Avoiding Household Spoons for Your Child’s Medication
Household spoons may seem handy for giving children liquid medicines, but using them could result in fatal consequences.
“Spoons are not very accurate, and people sometimes use the wrong type of spoon” said Ian M. Paul, M.D., M. Sc. FAAP, a member of the American Academy of Pediatrics Committee on Drugs.
In some cases, too much medicine could be serious. For example, repeatedly giving a child too much acetaminophen could lead to liver failure.
According to Dr. Paul’s research, more than 70,000 children go to emergency rooms each year for unintentional medicine overdoses. Many of those cases are caused by using the wrong measuring device.
Alternatives to Household Spoons for Medication
Instead of household spoons, parents should use syringes or the special cup or spoon that comes with the medicine, which can be provided by a pharmacist if-needed. Carefully follow the directions for how much medicine to give, when to give it and for how long.
According to Dr. Paul, “They (parents) should make sure they understand their child’s dose of a medication and if they don’t they should ask their health care provider for the dose”.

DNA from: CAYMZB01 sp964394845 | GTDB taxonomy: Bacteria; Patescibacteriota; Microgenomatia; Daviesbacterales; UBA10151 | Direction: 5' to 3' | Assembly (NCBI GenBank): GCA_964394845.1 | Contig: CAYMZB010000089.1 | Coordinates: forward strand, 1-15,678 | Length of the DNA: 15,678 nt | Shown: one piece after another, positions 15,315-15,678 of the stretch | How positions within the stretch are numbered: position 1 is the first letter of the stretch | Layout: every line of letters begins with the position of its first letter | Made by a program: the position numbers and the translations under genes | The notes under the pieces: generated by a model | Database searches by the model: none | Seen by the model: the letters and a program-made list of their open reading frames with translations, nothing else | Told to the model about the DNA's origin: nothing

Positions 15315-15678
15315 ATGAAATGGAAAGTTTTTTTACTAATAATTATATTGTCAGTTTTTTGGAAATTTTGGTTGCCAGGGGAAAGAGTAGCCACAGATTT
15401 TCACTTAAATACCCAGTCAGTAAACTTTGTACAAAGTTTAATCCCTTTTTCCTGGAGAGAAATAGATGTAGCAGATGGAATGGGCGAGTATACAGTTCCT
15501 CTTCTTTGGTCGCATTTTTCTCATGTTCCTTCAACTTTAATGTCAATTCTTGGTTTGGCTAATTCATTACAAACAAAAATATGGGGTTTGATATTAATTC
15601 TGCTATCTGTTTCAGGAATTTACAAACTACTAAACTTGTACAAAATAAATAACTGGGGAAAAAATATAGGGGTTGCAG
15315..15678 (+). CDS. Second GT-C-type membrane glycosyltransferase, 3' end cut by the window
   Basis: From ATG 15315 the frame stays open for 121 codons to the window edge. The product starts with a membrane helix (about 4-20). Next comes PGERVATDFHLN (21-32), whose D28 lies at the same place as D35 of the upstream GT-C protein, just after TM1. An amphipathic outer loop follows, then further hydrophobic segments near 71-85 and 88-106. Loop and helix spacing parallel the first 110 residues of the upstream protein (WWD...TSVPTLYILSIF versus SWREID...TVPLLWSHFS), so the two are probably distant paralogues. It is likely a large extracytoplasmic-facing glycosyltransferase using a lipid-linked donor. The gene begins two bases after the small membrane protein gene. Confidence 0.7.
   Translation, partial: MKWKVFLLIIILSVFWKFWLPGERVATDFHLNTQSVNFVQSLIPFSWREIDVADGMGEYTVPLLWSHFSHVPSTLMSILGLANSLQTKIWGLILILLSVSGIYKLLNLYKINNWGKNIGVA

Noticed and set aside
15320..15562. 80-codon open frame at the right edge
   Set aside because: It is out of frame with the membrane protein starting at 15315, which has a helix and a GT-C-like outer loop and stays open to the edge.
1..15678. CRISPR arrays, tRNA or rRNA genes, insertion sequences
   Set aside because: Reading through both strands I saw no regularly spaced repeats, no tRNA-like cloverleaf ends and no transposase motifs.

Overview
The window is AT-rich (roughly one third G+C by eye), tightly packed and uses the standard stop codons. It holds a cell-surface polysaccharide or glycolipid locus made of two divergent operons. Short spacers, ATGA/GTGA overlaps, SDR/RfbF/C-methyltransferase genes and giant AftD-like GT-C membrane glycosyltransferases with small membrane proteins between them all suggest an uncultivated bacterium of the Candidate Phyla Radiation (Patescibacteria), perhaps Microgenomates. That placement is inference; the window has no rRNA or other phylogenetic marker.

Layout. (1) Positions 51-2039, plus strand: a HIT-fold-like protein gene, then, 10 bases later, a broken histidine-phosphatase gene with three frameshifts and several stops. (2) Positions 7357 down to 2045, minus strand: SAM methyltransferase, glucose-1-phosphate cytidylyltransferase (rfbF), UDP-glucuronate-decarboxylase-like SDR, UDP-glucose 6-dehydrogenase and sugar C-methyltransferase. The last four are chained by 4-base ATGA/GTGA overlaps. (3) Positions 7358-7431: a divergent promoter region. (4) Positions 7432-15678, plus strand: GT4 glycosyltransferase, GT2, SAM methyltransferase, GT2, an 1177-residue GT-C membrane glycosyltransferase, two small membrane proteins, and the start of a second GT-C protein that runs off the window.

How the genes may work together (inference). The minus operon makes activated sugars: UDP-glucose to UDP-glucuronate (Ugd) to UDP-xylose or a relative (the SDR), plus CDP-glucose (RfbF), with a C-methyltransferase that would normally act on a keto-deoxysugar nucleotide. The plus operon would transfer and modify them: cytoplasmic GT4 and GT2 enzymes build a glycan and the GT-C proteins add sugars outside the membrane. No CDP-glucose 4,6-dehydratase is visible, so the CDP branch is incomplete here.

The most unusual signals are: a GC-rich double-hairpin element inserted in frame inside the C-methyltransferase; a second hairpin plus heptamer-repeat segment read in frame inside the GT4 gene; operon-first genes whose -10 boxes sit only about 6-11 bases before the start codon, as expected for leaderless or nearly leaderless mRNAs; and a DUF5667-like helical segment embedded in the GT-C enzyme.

Doctors also recommend keeping medicine out of children’s reach and using child safety caps. Check labels carefully before giving two medicines together as some may contain the same ingredients. It is also recommended that parents bring a list of all medicines taken by the child when going to a doctor visit.
Safe Disposal of Unused Medication
Parents should also be careful when disposing of unused medicines as they could potentially cause harm to the child or others. The FDA recommends the following disposal methods:
- Mix medicines (do NOT crush tablets or capsules) with an unpalatable substance such as kitty litter or used coffee grounds
- Place the mixture in a container such as a sealed plastic bag and throw the container in your household trash
- Before throwing out your empty pill bottle or other empty medicine packaging, remember to scratch out all information on the prescription label to make it unreadable
- Find out if your town offers a medicine take-back program by contacting your city or county government’s household trash and recycling service
For medicine mistakes, call the Poison Help number at 800-222-1222. If the child is unconscious, not breathing or having seizures, call 911.
Questions about your child’s medication dosage? Call the Pediatric Center of Round Rock: (512) 733-5437